Menopause and work: what are the issues?
Awareness of menopause is of growing importance to forward-thinking organizations. That’s partly because women of menopausal age are the fastest-growing demographic in the workplace. At a time when the war for talent is fierce, when skills shortages are common and when the Great Resignation is being partly driven by older workers quitting their jobs, it’s vital for organizations to attract and retain these experienced, mature workers.
Although it isn’t the case for all women, menopause can create workplace issues for many. In fact, the UK’s Chartered Institute for Personnel and Development (CIPD) found that three in five menopausal women were negatively affected at work. And in the US, nearly 20% of menopausal women have quit their jobs or have considered doing so. This is a huge issue for companies - as well as impacting staff retention, it’s estimated that global menopause productivity losses are more than $150 billion each year.
Menopause-related issues are also of direct relevance to diversity and inclusion. Negative attitudes towards women experiencing menopausal symptoms can be exacerbated by simple sexism and ageism. Menopause can also coincide with the age at which women are moving into leadership and upper-tier management roles. So it’s also vital that insensitivity to menopause doesn’t stop management and boards from becoming more diverse and representative.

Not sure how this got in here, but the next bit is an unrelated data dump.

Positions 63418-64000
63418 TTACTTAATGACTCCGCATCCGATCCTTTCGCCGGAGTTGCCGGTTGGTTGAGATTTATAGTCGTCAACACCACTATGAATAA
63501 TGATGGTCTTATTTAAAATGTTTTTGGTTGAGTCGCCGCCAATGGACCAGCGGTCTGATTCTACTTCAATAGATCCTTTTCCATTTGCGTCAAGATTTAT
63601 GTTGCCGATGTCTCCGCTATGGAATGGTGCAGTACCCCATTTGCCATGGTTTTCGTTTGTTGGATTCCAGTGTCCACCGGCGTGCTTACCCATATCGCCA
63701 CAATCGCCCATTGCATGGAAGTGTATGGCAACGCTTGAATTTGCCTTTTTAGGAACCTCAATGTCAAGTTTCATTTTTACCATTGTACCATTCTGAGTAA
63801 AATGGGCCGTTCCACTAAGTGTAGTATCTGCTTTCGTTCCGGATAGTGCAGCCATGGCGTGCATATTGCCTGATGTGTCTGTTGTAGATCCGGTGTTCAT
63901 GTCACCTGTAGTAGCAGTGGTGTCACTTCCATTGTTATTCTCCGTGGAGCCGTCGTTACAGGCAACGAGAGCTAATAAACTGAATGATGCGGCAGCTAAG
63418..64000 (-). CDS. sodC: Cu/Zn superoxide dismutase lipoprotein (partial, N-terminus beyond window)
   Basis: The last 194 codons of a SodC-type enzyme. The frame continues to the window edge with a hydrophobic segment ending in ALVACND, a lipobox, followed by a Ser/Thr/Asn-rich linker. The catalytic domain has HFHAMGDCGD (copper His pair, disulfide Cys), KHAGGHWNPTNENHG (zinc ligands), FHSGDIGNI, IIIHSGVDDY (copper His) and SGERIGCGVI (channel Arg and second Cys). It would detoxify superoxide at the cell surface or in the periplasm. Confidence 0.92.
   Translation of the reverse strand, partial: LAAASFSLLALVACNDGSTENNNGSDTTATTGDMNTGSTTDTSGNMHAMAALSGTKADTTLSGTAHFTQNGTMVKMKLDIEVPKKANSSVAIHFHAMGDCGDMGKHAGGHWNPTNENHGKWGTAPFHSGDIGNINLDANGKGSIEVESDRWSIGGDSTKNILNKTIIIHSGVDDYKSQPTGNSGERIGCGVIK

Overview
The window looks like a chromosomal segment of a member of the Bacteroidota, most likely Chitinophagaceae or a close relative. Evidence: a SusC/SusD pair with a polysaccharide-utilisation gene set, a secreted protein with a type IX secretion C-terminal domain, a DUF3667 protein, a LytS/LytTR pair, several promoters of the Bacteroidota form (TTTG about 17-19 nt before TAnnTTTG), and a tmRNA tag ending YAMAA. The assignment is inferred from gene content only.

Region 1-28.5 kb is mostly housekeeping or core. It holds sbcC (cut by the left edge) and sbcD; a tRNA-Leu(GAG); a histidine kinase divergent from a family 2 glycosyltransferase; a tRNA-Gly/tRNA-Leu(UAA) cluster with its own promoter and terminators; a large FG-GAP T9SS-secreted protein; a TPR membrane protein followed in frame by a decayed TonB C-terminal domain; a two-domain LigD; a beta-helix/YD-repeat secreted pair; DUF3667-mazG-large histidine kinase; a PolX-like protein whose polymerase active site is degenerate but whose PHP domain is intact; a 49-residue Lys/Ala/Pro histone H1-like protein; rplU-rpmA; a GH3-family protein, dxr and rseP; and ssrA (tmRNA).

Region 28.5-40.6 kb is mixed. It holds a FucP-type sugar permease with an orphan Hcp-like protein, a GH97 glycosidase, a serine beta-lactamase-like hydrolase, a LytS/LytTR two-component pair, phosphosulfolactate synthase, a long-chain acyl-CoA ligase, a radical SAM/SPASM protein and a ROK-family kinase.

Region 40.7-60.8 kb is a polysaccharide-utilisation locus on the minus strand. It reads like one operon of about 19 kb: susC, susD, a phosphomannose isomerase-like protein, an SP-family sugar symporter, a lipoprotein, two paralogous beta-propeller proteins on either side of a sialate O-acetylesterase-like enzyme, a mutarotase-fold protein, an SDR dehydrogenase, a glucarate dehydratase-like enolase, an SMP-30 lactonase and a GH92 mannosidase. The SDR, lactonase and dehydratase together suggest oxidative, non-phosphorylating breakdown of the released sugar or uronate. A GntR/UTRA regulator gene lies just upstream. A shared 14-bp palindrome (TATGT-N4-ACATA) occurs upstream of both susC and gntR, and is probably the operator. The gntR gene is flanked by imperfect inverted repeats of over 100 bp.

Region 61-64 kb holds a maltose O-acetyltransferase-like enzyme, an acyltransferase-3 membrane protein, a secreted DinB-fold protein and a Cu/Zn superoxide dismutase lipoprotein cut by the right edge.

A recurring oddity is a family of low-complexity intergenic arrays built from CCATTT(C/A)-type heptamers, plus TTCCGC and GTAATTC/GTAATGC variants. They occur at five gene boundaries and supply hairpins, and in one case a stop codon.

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What is menopause?
Menopause is when women’s periods stop because of lower hormone levels. It typically happens between the ages of 45 and 55, although it can be earlier or later. Symptoms of menopause can include:
Joint stiffness or aches
Recurrent urinary tract infections
Menopause is considered to have been reached when periods have stopped for 12 months. However, menopausal (or, more accurately, perimenopausal) symptoms can start months or years before. Not all women experience severe symptoms, but for those that do, it can be highly disruptive to all areas of life - including work.
It’s hugely important then, for workplaces to seek guidance on menopause and have both an understanding of menopause and to make the adjustments menopausal employees need. This isn’t just an essential ingredient of a positive, emotionally intelligent company culture and the right thing to do – discriminating against menopausal employees can put organizations on the wrong side of the law in some countries.
The effect of menopause at work
According to Women’s Health Concern, menopausal women report a number of difficulties at work, the most common being: